The IMDb trivia page says that originally the movie was not a Mad Max film. It was just going to be about orphaned children living in the wilderness. They tried to decide what adult would find these kids. Someone suggested Mad Max. Then it became a Mad Max film. Who was planning to make this film though? George Miller and Byron Kennedy? Were they planning to make a totally different film, and then decided to make it another one of their Mad Max things? OR did someone else have the idea, and then approached Miller and Kennedy about it.

Here's a trailer for the movie.

All right...enough of Mad Max for now. I'm going to look at other George Miller movies.

Between Mad Max 2 and Mad Max 3, Miller made a miniseries about the dismissal. Here's something interesting. That guy who helped direct the third Mad Max film had an acting role in the movie. He played a senator. I wonder if that's how the two George's met each other. It might be. I'm looking at George Ogilvie's IMDb entry, and it looks like this is the first project in which he worked with Miller.

In 1983, Miller directed the last segment in the movie version of The Twilight Zone. This is the one with John Lithgow. I've seen it, and love it. I love all the segments, but especially the one with the old people turning into little children. My sister and I had a thing for that, and we used to recite the lines.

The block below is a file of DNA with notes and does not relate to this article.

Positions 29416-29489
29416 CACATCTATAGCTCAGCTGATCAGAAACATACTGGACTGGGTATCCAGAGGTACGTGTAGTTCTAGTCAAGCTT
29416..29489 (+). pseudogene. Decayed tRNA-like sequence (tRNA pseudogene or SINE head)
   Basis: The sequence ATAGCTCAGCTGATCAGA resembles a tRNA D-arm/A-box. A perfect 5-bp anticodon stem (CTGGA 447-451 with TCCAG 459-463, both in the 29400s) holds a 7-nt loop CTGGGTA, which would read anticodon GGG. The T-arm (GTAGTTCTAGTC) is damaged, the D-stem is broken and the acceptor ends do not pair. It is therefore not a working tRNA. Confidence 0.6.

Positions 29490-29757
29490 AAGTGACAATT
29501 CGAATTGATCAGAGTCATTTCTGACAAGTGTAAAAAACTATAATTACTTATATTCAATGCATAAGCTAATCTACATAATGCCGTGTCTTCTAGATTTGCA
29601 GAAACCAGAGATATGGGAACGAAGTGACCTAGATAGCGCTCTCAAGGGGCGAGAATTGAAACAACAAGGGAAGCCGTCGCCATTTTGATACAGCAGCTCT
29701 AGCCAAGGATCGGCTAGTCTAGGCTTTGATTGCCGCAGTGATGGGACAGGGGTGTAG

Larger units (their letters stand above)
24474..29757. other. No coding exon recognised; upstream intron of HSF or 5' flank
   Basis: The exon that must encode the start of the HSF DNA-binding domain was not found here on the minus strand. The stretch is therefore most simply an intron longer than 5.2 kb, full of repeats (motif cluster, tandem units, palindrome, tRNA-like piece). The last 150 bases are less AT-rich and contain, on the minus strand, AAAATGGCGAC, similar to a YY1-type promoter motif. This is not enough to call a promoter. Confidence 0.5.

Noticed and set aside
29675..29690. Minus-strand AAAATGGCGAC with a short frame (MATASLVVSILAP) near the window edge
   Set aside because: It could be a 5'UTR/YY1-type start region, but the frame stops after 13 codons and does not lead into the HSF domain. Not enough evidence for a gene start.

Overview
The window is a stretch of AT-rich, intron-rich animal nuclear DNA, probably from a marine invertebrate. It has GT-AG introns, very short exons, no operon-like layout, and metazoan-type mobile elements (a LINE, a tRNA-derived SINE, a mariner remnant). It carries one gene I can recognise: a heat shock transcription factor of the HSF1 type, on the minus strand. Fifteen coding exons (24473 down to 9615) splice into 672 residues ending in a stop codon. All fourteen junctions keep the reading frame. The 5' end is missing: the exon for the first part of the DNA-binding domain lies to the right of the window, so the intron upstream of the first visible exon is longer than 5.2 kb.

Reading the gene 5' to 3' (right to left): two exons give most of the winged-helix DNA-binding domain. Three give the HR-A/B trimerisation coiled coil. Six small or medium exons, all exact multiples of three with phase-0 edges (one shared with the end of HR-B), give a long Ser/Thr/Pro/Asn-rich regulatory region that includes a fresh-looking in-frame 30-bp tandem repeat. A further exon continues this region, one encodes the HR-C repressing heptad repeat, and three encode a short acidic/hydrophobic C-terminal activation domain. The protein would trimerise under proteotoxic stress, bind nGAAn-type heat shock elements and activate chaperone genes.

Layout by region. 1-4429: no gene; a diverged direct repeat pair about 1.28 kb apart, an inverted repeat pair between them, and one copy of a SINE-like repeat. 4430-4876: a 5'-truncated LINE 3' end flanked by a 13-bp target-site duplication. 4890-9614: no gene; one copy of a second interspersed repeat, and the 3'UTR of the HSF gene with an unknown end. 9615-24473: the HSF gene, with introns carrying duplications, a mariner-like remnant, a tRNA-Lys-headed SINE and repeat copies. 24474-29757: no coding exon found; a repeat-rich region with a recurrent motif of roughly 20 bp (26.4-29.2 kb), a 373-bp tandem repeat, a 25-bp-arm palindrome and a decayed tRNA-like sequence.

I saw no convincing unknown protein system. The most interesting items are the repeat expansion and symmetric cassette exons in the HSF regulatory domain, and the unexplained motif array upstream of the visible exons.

I was too old to see Haley's comment. I was going to see it when I was eighty-years-old.

Oh! Remember the classic intro. Do you want to see something really scary?

It's very sad about the first segment and the helicopter accident.

Yikes. Helicopter accident has come up twice in this entry. I don't think I like helicopter accident synchronosity.

Miller directed the segment called Nightmare at 20,000 Feet. Here's a bit of a clip. I love it. For those who haven't seen it, it's about a scared airline passenger who's convinced there's a gremlin on the wing trying to cause a plane accident. The flight attendants believe he's insane. Is he, or isn't he? That is the question.

Oh! This is funny. The trivia page says that they made reference to the film in Third Rock From the Sun. John Lithgow, the star of that series, was also the scared airline passenger in the Twilight Zone.